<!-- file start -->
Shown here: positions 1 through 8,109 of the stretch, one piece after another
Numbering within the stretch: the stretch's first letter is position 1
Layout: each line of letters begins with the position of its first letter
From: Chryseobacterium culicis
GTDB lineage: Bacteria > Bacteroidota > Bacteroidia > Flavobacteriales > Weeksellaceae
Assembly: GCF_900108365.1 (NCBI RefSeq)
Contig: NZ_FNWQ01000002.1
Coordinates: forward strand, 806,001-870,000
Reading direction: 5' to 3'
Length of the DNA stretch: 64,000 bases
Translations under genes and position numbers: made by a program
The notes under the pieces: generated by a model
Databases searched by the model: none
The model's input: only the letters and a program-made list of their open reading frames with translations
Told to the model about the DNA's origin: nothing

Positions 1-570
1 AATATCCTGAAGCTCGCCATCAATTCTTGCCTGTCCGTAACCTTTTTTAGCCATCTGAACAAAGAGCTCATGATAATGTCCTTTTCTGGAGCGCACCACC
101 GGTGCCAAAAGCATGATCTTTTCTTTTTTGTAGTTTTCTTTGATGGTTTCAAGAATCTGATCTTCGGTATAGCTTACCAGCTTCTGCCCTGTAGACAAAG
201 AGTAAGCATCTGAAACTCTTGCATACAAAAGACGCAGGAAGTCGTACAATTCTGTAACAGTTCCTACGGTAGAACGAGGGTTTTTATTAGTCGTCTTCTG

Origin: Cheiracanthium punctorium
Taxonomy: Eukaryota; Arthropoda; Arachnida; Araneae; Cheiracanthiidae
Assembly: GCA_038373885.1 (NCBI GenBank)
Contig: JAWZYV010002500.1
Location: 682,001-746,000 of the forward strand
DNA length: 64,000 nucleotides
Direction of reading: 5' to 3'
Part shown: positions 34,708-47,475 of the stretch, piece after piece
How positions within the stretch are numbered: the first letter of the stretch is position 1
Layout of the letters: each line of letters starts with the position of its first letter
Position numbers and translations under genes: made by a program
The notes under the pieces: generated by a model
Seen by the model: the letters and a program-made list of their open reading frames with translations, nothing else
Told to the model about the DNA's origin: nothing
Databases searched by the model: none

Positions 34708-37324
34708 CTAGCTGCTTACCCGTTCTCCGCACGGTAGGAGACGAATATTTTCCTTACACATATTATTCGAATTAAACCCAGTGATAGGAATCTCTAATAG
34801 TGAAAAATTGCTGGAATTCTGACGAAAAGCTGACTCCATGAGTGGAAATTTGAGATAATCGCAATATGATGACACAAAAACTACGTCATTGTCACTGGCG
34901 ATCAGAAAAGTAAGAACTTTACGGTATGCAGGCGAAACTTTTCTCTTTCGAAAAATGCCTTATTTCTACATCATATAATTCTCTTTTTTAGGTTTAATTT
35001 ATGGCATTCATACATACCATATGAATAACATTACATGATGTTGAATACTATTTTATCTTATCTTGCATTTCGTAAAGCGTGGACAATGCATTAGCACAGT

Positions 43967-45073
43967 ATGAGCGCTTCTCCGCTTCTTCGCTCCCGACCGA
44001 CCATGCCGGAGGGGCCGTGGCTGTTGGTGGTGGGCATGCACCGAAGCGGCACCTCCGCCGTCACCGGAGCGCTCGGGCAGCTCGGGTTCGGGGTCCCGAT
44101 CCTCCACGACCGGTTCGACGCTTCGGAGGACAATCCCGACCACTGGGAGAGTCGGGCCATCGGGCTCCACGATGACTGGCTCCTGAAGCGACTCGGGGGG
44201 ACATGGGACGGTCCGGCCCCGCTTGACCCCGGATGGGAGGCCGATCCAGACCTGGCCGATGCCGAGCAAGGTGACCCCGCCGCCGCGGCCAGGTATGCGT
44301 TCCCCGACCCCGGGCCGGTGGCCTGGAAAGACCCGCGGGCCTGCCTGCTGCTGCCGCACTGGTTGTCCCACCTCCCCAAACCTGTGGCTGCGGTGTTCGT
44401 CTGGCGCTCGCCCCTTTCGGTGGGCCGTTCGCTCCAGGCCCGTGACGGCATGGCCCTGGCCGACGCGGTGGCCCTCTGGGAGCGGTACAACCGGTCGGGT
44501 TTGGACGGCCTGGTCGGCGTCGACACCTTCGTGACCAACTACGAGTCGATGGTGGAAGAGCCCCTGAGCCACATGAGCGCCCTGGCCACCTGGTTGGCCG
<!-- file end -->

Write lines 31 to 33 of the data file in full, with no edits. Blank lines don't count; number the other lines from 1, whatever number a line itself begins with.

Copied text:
The notes under the pieces: generated by a model
Seen by the model: the letters and a program-made list of their open reading frames with translations, nothing else
Told to the model about the DNA's origin: nothing